Similarly, I recall when the San Diego Zoo’s horticulture team grew out seeds found in wild Turks & Caicos rock iguana droppings for identification for a diet study, and some of the mystery seeds from Big Ambergris Cay turned out to be the National Flower, Turks & Caicos heather Limonium bahamense. But after six months of growing in the upper 70s, humid, sunny world of southern California’s Mediterranean climate the heather, normally a stiff, tough, upright scrub-brush of a plant just a hand-length high, had changed. It had grown so leggy and lax that it had to be planted in a hanging basket; its succulent stems dangled scandently, heavy under their own weight and turning up at the tips just enough to show some I-just-woke-up flowers, spread out along the stem. It didn’t look like a plant that had given up, it just looked like a plant so spoiled rotten from its origin in the hypersaline salt marshes of the Turks Islands that had become as cheerily apathetic as a garden petunia.
If some plants reach a higher potential in London’s glasshouses, others struggle. In my July 2015 visit to RBG Kew’s Tropical Nursery, I came upon a few trays of assorted Encyclia orchids grown from seed collected in 2011 and grown in RBG Kew’s Micropropagation Unit (See “Bragging Rights,” Times of the Islands Summer 2013) being repotted in the corridor by one of RBG Kew’s Horticultural Diploma Course students. The orchids looked barely bigger than they were on my 2013 visit, and there were far fewer of them. According to the orchid keeper, they were experiencing a lot of problems with rot in this collection. No wonder, as they were being held with the rest of the Encyclia orchids in one of the wet tropics orchid rooms, which their other Caribbean and South American relatives appreciate. But bombarded with sprayed irrigation and time-managed misting, our TCI orchids’ substrate couldn’t dry out. While some plants enjoy being spoiled, dry tropics orchids detest it. (This is why many people find orchids so hard to keep alive—they coddle them to death.)
My colleague and I discussed the need for an intervention, and the horticulturists asked for help in understanding the plants’ natural habitat. While the RBG Kew horticulturists do go into the field on occasion, they don’t go everywhere their charges naturally grow, and so can’t be familiar with the exact wild conditions of every single one of their thousands of plants. We put together photos of the wild habitats of the four species they were growing—the dry, rocky shrubland of the tall orchid Encyclia altissima; the ridge-top limestone outcropping windswept locale of the rufous orchid Encyclia rufa; the salty leeward coastal coppice of the Inagua orchid Encyclia inaguensis, and the sand-blasted low windward dune scrub of the endemic Caicos orchid Encyclia caicensis. The decision was taken to move the plantlets into a different room for awhile, giving them brighter light, warmer temperatures, more air movement, and far less humidity and water.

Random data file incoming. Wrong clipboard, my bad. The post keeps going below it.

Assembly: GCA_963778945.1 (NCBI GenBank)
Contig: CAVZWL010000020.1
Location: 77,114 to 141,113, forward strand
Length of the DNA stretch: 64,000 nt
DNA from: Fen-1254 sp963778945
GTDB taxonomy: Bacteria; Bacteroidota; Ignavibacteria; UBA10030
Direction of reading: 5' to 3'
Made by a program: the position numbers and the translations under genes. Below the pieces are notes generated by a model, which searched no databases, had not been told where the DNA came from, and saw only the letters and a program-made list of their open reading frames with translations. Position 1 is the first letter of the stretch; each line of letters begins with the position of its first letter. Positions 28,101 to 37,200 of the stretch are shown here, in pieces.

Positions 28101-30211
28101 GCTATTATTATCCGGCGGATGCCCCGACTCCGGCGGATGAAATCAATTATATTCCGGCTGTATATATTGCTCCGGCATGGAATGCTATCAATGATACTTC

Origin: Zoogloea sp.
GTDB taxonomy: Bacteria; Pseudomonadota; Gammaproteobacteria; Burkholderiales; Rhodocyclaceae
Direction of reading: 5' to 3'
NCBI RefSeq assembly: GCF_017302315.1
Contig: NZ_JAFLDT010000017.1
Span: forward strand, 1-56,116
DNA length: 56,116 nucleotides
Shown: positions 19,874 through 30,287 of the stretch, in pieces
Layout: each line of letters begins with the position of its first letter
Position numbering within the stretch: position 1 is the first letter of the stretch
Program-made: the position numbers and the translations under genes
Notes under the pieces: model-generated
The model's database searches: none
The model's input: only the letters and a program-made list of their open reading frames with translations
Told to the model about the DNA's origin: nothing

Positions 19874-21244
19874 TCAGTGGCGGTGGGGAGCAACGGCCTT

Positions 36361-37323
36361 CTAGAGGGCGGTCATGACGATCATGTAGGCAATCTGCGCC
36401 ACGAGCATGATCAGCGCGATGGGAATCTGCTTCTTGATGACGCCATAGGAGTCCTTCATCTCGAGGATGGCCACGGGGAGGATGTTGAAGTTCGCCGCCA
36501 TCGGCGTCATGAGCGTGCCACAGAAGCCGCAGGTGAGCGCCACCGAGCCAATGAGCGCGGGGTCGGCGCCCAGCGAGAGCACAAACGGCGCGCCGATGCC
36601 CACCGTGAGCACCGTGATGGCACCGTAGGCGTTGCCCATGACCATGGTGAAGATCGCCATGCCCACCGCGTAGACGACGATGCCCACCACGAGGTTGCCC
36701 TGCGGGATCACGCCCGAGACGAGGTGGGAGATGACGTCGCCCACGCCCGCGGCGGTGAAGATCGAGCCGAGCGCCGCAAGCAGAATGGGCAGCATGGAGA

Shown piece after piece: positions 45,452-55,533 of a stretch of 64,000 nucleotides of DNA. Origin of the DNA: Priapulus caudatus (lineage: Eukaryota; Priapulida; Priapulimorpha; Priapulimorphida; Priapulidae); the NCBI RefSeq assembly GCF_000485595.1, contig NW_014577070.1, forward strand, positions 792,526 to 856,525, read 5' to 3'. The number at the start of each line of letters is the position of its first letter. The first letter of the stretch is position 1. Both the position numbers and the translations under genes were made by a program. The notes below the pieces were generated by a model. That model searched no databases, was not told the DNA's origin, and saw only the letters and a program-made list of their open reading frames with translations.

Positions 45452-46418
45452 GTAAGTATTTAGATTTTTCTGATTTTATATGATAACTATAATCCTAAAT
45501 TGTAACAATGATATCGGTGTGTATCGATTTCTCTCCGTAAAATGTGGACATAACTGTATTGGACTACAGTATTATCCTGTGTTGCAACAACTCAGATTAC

The mature orchids may well be rotated into the Princess of Wales Conservatory’s dry tropics orchid room when they bloom, as is the routine. Blooming potted orchids are shifted into glass display cases in the orchid rooms, then traded back to the Tropical Nursery for replacements when their blooms acquiesce. They will get their chance at a spot in stardom for their blooming weeks.
Other plants from Turks & Caicos are waiting in line for the completion of the Temperate House refurbishment. Lots of specimens throughout the Tropical Nursery are up for this audition. Space is limited; selection will be cut-throat. Only the best-looking, most botanically representative plants will be selected. Our colleagues in the United Kingdom Overseas Territories Programme at RBG Kew are working hard to nudge our plants, as well as those from other UKOTs, to the front of the display. Exhibiting the plants brings awareness to the conservation issues in the Territories, and to the Territories themselves, in an outside world where we are largely forgotten.
I anxiously await the day I can tell homesick Turks & Caicos Islander students in London universities that they can visit a touch of home in the glasshouses at Kew Gardens. Until then our plants, botanical ambassadors to the political centre of the Kingdom, lurk in the masses, unaware of the dry, salty, bright conditions from whence they came. Plant communication is a new and hotly debated topic of study, but I wonder what each species would write home to their families about their new lives abroad.
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On the Cover
Marta Morton, owner of Harbour Club Villas, shot this photo on the magical island of Salt Cay. The foreground is filled with the endemic National Flower Turks & Caicos Heather in full bloom. St. John's Anglican Church, built in the early 1800s, is in the background. To see more of her work, visit www.myturksandcaicosblog.com